A call to action

A call to action: Plugging the regulatory holes

China MediaExpress Holdings, Inc. (NASDAQ: CCME) reported that its registered independent accounting firm, Deloitte Touche Tohmatsu (DTT) has formally resigned as of March 11, 2011.    CCME CFO Jacky Lam subsequently resigned.   CCME had been under attack since February 3, 2011 when Muddy Waters Research issued a report alleging that the company was a fraud.  Muddy Waters and other short sellers have created a cottage industry outing fraudulent Chinese companies listed on U.S. exchanges.  

According CCME’s press release, Deloitte advised the company that it was no longer able to rely on the representations of management – code words that suggest that management was less than truthful in statements made in the all important representation letter where management takes responsibility for the financial statements.  Auditors have limited responsibility for detecting fraud and rely heavily on management integrity when they conduct their audits.   If you cannot trust management, you cannot trust the financial statements. DTT also told the company that it recommended that certain issues encountered during the audit be addressed by an independent investigation. DTT's resignation letter also stated that these issues may have adverse implications for the prior periods' financial reports and that, in their view, further investigatory procedures would be required to determine whether the prior periods' financial reports are reliable.  The  company has launched the necessary investigation and says their annual report might be delayed a month or more while they work through that and find a new CFO and auditor.  Good luck with that. 

CCME is the latest in a series of recent accounting scandals at U.S. listed Chinese companies. China based companies with  U.S. listings were hit with 12 class action lawsuits in 2010 and at least two have already been filed in 2011 – including one against CCME. China Agritech, Inc. (NASDAQ: CAGC) fired Ernst & Young last Friday alleging that E&Y’s SOX 404 work for the company had impaired the auditors independence, a surprising finding given that most companies use their auditors to help with SOX 404 compliance.  The day before CAGC had appointed a special committee to deal with fraud allegations against the company, and a related class action lawsuit has been filed.  There is undoubtedly more to this story.     Most of the earlier accounting scandals of U.S. listed Chinese companies had involved small accounting firms from the U.S., that were auditing small companies that listed through reverse mergers. The latest scandals involve firms on NASDAQ, and which were audited by the Big Four.  

I think it is time that we say we have had enough.  The problems with audits of U.S. listed Chinese companies are now threatening the integrity of the capital markets.  Good, honest companies that need capital are getting tossed into the “sin bin” with some real scoundrels.  The SEC has started a crackdown on Chinese companies, and I have heard on the street that “comment letters” have been coming out with some regularity.  U.S. regulators, however,  are hamstrung when investigating Chinese companies.   China has refused to allow the SEC and PCAOB to conduct inspections in China, citing national sovereignty.  This has created what I call a “regulatory hole”, where firms that audit U.S. listed Chinese companies are essentially unregulated.  The PCAOB cannot come to China to examine the work of China based auditors.  The CSRC is only interested if the company has a dual listing in China (most do not) and the CICPA only looks after CPAs licensed in China and at filings done under Chinese accounting standards.  Most of the partners signing U.S. listings are licensed in the U.S. or Hong Kong, but not in China.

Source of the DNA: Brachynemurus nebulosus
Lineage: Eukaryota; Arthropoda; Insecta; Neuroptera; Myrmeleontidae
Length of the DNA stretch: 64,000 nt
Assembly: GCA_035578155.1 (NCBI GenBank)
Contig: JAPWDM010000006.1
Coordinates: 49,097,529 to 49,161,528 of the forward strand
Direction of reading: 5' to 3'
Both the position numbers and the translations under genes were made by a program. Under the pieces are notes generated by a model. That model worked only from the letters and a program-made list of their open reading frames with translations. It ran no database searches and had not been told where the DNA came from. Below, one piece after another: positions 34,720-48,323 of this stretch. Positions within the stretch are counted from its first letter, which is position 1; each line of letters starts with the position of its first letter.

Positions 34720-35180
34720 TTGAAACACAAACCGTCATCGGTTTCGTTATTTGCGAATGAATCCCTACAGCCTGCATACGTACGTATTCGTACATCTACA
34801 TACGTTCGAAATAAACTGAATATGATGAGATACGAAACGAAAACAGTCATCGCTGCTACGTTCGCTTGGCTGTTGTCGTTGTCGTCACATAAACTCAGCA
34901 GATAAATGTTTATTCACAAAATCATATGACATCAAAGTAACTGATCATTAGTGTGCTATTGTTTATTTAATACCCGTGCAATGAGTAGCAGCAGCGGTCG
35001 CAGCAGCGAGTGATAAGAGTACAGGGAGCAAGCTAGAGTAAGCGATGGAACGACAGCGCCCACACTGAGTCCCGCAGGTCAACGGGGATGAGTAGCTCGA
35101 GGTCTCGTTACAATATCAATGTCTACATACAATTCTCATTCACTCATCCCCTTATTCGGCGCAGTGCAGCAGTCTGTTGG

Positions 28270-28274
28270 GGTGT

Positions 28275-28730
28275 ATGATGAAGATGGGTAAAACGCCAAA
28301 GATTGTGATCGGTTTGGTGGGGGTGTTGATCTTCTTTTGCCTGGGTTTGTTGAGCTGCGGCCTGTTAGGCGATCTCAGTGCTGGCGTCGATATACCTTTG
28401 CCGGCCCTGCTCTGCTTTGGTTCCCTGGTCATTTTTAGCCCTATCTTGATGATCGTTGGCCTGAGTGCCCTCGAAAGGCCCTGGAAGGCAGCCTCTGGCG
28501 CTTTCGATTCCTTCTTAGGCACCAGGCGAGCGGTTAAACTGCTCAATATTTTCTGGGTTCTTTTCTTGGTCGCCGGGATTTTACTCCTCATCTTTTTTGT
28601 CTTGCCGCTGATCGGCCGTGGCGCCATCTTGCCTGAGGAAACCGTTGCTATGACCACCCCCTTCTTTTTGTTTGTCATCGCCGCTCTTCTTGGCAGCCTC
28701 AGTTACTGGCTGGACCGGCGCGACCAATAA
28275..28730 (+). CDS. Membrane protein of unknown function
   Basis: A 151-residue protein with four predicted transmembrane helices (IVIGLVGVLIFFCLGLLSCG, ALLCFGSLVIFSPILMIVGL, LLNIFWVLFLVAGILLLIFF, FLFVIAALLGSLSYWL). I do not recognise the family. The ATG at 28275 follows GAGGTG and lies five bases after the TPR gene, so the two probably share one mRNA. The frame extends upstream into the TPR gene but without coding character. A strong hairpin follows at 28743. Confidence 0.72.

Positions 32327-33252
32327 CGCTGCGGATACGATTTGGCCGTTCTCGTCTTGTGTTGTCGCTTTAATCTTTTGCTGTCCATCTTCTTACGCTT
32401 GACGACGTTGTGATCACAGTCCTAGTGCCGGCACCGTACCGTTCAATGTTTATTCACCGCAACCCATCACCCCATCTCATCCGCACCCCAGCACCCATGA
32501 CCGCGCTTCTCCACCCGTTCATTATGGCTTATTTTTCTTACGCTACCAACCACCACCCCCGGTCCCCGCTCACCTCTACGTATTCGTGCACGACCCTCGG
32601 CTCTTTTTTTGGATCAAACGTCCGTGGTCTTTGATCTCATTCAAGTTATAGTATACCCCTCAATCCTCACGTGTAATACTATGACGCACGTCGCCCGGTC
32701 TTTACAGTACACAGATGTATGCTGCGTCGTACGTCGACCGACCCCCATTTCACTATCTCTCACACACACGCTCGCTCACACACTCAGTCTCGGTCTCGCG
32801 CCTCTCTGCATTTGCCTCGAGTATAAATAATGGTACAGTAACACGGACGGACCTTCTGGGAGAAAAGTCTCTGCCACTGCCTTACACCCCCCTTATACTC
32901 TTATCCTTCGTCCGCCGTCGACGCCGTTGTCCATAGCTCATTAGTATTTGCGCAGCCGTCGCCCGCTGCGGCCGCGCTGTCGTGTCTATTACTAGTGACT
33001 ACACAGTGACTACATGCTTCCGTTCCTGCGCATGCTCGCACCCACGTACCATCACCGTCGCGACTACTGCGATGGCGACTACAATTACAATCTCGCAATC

I call for the SEC, PCAOB, CSRC and CICPA to come together and fix this crisis.  They need to put aside any nationalistic interests and recognize that functioning capital markets are critical for the health of both countries.  We need a strong, competent, and honest audit profession.  There are bad apples among Chinese companies that are stealing investors blind, at the same time destroying the reputations of many good Chinese companies and auditors.  Audit firms have an important role in ensuring the integrity of the markets, and they are falling short.  Effective regulation of audit firms is a start towards making audit firms accountable. The audit firms, particularly the Big Four, need to help find a way to make the regulatory process work, and help to restore confidence in the capital markets. 

Here are my suggestions.

1. Require all foreign accountants (both firms and individual partners) practicing in China to register with the CICPA and consent to its regulation. The foreign accountants would not become Chinese CPAs, but would be permitted to do foreign work only.

2. Require all firms auditing U.S. listings to participate in a peer review program directed by the CICPA in consultation with the PCAOB. The peer review teams should be made up of experienced SEC partners from the U.S. CPA firms.  The peer reviews would take the place of PCAOB inspections and should satisfy China’s national sovereignty concerns. This is a compromise solution that is vastly better than the nothing we have today. 

3. China and the U.S. should coordinate enforcement and disciplinary actions. 

4. The audit firms with offices in China should agree to fund this process. 

Regulatory reforms alone will not fix this crisis, but by putting in place the proper systems of accountability we can begin the process of restoring confidence in the markets. 

Paul Gillis 
March 15,2011

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